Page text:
22 Jun Can Thailand become a global aviation OEM/MRO hub?
With the proliferation of low-cost airlines serving a burgeoning middle class, Thailand is looking to establish itself as a global aviation OEM/MRO hub in the Asia Pacific region. But the government will need a clear strategic direction if it is to transition the country into a reliable operating hub with a quality supply chain and a skilled, qualified workforce.
Thailand has significant potential with manufacturing trending toward 'rightshoring'
Thailand’s strengths as an MRO hub
Thailand’s central geographic location makes it highly suitable as an MRO hub. Its deep seaport can accommodate transport critical for very large aircraft components. Current transportation infrastructure development projects, such as high-speed rail connections between the major airports, will also improve flexibility and logistical speed for MRO.
Under its Thailand 4.0 strategy, the government identified several innovative industries, including aerospace, as “engines of growth.” To attract investors, it has set up tax incentives and simplified requirements for residence permits and land ownership, as well as ‘free zones’ where materials and goods can be stored and re-exported without taxation or tariffs.
Thailand has two important hurdles to overcome to attract the type of investment that could establish the country’s reputation as a reliable global aviation hub for the growing OEM/MRO market (pdf): a fragmented local supply chain infrastructure and the English language barrier.
Poor infrastructure poses obvious logistical risks, but convincing Thailand’s existing local operators to invest in new technologies may prove more challenging. Aerospace is a niche market and commercial justification of big investments for small volumes will be difficult without the right incentives.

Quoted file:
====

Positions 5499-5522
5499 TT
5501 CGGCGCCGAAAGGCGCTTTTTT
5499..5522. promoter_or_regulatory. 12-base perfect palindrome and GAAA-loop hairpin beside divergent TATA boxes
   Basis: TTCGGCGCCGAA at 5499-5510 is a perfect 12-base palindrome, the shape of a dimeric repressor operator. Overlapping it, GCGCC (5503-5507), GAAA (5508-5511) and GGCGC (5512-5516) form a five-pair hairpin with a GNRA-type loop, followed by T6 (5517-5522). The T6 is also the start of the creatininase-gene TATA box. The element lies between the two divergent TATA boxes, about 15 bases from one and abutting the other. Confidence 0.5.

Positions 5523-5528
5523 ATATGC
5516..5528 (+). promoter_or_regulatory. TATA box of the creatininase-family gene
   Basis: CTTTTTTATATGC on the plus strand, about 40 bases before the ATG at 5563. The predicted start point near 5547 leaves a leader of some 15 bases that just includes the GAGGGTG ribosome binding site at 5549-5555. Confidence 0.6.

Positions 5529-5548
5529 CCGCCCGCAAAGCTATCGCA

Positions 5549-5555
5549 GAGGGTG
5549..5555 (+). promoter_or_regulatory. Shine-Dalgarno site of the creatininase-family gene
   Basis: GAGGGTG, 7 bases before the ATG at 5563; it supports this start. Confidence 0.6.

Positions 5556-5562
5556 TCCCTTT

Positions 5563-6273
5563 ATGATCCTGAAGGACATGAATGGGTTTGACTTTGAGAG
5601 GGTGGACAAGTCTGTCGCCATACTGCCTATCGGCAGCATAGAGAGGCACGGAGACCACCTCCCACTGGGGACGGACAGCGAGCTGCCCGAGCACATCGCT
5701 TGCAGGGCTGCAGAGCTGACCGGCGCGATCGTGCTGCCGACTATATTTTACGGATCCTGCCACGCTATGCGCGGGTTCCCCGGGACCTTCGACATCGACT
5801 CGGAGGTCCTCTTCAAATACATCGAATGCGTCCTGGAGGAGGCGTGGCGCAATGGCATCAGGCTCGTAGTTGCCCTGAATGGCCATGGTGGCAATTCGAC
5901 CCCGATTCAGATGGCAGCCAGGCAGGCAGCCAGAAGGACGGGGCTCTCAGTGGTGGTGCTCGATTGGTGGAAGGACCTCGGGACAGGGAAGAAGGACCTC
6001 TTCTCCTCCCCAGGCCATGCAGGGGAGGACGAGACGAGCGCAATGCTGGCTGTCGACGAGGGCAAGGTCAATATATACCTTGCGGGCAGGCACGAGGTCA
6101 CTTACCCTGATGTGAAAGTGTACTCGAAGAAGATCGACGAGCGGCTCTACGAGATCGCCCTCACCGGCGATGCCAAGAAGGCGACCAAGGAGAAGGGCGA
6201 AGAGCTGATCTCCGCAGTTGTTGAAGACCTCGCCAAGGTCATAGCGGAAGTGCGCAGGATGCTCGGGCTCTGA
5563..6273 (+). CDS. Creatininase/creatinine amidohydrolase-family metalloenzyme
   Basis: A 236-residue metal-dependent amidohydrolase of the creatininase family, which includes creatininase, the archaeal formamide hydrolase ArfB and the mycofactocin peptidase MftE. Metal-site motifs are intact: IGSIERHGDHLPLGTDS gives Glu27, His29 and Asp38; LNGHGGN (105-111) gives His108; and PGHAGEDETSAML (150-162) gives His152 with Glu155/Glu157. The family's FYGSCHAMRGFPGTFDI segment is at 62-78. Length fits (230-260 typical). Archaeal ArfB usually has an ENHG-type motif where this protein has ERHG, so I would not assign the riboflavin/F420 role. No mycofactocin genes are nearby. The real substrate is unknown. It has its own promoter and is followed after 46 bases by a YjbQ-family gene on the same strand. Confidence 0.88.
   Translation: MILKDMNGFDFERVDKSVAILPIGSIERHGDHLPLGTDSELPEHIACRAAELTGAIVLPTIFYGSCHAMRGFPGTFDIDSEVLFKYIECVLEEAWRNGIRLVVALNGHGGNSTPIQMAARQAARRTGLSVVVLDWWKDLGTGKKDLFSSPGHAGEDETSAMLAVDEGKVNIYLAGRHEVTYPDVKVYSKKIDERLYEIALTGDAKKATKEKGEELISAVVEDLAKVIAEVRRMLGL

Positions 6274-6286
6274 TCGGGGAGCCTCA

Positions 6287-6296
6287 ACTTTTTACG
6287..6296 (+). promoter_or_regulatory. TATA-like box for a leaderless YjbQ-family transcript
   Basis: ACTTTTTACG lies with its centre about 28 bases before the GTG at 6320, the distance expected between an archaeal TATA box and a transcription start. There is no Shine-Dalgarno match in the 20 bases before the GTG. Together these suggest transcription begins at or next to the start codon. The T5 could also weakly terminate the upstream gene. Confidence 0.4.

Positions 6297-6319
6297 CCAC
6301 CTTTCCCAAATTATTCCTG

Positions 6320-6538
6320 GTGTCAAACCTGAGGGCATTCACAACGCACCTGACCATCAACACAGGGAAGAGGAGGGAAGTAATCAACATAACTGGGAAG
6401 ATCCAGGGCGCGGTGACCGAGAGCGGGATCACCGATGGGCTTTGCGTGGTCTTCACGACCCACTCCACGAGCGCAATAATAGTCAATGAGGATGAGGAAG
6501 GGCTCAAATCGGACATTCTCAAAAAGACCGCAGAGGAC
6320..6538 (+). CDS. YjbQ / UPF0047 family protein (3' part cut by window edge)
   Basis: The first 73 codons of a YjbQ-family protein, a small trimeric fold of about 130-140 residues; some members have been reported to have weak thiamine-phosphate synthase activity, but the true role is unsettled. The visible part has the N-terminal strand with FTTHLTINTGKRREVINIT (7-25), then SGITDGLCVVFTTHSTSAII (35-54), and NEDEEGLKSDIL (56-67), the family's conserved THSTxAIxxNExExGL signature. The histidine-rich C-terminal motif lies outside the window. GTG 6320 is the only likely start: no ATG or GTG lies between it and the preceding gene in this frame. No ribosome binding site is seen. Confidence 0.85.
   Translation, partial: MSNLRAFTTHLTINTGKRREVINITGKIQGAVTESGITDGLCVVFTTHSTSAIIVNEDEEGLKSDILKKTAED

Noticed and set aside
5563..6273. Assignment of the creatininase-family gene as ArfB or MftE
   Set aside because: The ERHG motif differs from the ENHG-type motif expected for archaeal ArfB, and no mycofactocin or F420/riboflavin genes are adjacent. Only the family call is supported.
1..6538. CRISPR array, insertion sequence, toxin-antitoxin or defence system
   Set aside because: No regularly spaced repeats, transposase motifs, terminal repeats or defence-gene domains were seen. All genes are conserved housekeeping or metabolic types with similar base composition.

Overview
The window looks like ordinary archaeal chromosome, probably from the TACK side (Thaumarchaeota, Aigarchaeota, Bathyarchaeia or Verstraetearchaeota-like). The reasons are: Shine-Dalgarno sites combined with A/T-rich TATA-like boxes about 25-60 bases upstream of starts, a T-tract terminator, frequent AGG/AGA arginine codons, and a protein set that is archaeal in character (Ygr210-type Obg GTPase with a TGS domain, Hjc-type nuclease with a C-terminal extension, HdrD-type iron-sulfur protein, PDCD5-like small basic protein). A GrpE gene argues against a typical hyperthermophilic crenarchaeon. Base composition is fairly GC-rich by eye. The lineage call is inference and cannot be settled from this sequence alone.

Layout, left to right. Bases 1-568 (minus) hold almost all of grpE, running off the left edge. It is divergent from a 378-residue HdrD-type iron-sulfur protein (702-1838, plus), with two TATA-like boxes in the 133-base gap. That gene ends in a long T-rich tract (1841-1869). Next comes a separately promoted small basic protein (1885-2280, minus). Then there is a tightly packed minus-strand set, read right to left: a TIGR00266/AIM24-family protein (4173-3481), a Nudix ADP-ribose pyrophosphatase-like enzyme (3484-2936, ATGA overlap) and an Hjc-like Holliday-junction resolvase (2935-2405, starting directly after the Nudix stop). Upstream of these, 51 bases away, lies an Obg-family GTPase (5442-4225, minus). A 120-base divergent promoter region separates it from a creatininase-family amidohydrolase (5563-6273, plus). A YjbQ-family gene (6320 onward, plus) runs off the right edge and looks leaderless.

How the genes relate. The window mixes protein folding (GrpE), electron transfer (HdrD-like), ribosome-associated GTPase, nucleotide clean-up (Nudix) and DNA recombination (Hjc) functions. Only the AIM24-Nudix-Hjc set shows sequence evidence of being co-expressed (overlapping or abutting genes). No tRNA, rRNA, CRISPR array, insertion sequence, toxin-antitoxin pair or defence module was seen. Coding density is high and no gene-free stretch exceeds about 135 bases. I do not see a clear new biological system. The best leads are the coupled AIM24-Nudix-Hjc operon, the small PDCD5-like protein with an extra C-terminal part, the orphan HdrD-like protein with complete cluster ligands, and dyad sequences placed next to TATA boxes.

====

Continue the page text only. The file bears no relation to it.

How the Thai government can help
Thailand has significant potential with manufacturing trending toward assembly and high-tech fabrication at advanced ‘rightshore’ locations rather than low-cost offshore locations. However, investors will be looking beyond the usual incentives to the mitigation of certain risks.
Without a well-established, and properly certified and regulated, local supply chain, attracting top-tier investors will be complicated. Government support in persuading a launch customer to showcase Thailand’s qualifications is a crucial part of the equation. The recent agreement between Airbus and THAI to evaluate possibilities at U-Tapao International Airport is a positive start.
Attracting a large aircraft assembler first and letting the supply chain grow from there, rather than the other way around, should prove a smart strategy. It makes the move immediately more practical for smaller investors and suppliers whose risks from distance and lead times would otherwise be too prohibitive.
Right now, efforts at a national level toward breaking the language barrier are another necessity. English is the global aviation industry’s operating language, so English-literate engineers and mechanics are a must for international investors to come on board.
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